City's IP protection stance brings renown | Shanghai Daily

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City's IP protection stance brings renown

WHEN Microsoft Corp launched its Windows 7 operating system that supports multi-touch technology in 2009, Cai Guangde bet the sector would be revolutionary and decided to expand his company, a touch screen maker based in Chengdu, capital of Sichuan Province.

But he was turned away by banks while seeking financing because the start-up company, Chengdu VTouch Technology Co, didn't have sufficient assets to mortgage.

Instead, luckily, he later secured a 1 million yuan (US$162,600) loan through a local government-backed financial service platform - with its patents in touch screen manufacturing.

"This really threw a lifeline to us because we were in urgent need to improve cash flow after enhancing research and development, building a new dust-free workshop with constant temperature and humidity, and buying lots of equipment," Cai said. "It has allowed us to share part of the touch screen bonanza."

Today, after three rounds of IP financing with 7 million yuan in total, Chengdu VTouch has grown to a company with annual sales of 110 million yuan, compared with 16.2 million yuan before the credit sponsorship.

The company now counts big names like IBM and Kodak as its clients in China, with its products used in fields ranging from POS terminals, industrial process control, medical, to security and in-car systems. Chengdu VTouch has also extended its R&D capability into the United States.

Patents as collateral

Behind Chengdu VTouch's success was the Chengdu Productivity Promotion Center, which jointly provides loans to small high-tech companies with banks. Not commonly seen in China, the center allows applicants to use their patents, trademarks or copyrights as loan collateral.

"We have a complete loan risk management system," said Ding Xiaobin, vice director of Chengdu's Science and Technology Bureau, which oversees intellectual right protection issues and is parent of the productivity promotion center. "We have a pool of experts in a variety of industries to help assess the value of these intangible assets."

The promotion center, a de facto government-backed venture capital unit, also took on the majority of the mortgage risk so that more commercial banks would be willing to participate.

Since 2009, when the system was launched in Chengdu, 3.09 billion yuan worth of credit lines and loans was extended in 99 cases in the city.

"To date, there have been no defaults," Ding said. "We always feel that combining intellectual property and the financial industry is an effective path for tech companies which are seeking loans," he added. "For Chengdu, it's also a core part of our innovation-driven development."

Chengdu was selected by the State Intellectual Property Office as China's second batch of pilot cities to trial the intellectual property financing program.

And the city has become famed for its efforts in the development and protection of intellectual property. That was a key factor in alluring multinational companies, such as Intel Corp, the world's largest chipmaker, to set up major operations in the southwestern city.

"Intel guys spent a long time inspecting Chengdu's intellectual property environment," Ding said. "They even checked court documents related to intellectual property cases.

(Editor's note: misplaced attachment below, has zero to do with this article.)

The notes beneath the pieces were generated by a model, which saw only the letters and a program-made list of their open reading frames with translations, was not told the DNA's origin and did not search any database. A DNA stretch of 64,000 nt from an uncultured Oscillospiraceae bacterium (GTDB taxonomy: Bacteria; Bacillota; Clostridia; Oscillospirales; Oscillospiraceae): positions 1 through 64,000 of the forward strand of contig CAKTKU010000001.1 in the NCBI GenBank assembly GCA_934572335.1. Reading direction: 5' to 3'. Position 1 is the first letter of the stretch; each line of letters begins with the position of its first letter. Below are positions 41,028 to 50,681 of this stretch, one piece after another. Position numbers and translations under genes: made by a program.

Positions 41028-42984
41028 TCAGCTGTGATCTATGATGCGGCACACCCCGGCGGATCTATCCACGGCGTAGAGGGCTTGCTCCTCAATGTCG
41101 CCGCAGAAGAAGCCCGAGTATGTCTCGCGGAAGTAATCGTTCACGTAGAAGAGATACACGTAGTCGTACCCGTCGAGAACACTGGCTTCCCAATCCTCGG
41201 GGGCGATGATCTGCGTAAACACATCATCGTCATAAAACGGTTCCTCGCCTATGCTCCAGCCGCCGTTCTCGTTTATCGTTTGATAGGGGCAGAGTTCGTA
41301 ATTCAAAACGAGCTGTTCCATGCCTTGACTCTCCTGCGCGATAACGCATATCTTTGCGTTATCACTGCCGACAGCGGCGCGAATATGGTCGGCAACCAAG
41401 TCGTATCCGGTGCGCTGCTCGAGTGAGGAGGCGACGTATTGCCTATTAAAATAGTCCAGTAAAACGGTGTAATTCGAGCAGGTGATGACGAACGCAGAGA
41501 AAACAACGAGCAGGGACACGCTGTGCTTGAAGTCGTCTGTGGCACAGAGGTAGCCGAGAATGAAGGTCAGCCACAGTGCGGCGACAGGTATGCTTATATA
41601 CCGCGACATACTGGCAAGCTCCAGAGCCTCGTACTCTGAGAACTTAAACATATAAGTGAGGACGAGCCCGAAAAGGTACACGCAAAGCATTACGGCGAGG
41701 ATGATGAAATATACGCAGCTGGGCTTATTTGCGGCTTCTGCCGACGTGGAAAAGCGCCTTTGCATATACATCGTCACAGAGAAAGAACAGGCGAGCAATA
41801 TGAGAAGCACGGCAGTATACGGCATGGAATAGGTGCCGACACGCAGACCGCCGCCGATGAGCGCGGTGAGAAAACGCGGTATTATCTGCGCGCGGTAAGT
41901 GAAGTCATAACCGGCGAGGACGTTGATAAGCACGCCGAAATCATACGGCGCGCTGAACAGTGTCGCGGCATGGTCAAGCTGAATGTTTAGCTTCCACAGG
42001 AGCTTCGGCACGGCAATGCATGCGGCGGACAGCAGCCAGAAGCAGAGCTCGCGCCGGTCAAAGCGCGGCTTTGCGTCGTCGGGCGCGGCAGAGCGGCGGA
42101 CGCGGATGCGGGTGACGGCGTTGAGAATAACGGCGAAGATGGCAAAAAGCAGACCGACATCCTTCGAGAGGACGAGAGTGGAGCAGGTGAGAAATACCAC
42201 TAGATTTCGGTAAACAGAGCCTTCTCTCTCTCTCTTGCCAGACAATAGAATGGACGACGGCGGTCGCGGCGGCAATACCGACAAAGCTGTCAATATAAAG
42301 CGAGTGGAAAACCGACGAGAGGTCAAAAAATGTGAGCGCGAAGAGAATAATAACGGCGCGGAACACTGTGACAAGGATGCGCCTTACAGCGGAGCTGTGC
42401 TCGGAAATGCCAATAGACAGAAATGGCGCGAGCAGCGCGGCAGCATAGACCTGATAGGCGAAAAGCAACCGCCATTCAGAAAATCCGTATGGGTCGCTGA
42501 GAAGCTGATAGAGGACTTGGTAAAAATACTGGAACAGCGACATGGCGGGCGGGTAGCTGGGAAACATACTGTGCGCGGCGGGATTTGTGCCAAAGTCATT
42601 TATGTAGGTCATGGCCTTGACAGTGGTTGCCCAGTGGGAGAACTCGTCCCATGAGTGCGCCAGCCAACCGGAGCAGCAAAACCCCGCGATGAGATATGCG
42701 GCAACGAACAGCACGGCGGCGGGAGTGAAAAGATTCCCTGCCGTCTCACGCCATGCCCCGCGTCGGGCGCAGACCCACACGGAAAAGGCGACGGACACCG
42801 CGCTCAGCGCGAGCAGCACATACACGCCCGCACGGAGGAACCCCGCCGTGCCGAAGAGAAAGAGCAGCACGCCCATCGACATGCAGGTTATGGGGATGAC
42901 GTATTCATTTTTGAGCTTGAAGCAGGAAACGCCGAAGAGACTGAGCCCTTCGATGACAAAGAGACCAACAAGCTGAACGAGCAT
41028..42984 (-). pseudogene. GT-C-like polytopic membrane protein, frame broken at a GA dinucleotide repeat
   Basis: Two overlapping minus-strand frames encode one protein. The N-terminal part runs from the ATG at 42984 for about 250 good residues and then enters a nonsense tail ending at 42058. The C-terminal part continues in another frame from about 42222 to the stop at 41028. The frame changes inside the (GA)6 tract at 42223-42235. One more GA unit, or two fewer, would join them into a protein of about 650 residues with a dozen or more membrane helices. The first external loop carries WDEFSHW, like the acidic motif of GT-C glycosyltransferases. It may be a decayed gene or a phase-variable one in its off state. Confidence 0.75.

"We did well. They were convinced."

Fighting violations

Last year, Chengdu was honored by the State Intellectual Property Office as the first batch of National Pilot City in Intellectual Property, with the city's achievements in fighting intellectual property violations, counterfeit and shoddy products and the enforcement of related laws. It was billed by Europa Press as the best city with regard to intellectual property protection in China.

"When talking about intellectual property, we are talking about the creation, protection, management and utilization of intellectual property," Ding said.

"And we believe of them the protection of intellectual property is the fundamental. By protecting intellectual property we are protecting the vitality of our city."

For example, Chengdu authorities have sent law enforcement officials to major expositions to provide onsite services in case of any disputes, wrongdoings and violations related to trademarks and brands.

"It's always a good idea for us to appear at those trade fairs," Ding said. "There, we can both tell exhibitors, in particular those small companies, to learn to protect their rights and meantime not to violate others'."

These business-friendly efforts have helped cement Chengdu's position as an economic powerhouse in western China.

In 2012, a total of 48,901 patents were successfully applied and 32,563 patents were licensed in Chengdu, more than any other city in western and central China, according to a Chengdu government white book. Of this, 28,412 patents were applied for by corporations, an increase of 45 percent from a year earlier.

By 2015, the city expects growth in the number of corporate patent applications to maintain above an annual rate of 20 percent.

The city was also efficient in handling intellectual property rights-related cases, with seasoned judges often selected by the nation's Supreme Court to help in suits at a higher level, Ding said.

Courts in Chengdu accepted 2,142 intellectual property rights-related civil cases last year, up 90 percent from a year earlier, according to the white book. Of them, 1,947 were closed.

New achievements were also made on brand cultivation. The total number of registered trademarks hit 110,600 in Chengdu last year, an increase of 17,262 over 2011, the paper said.


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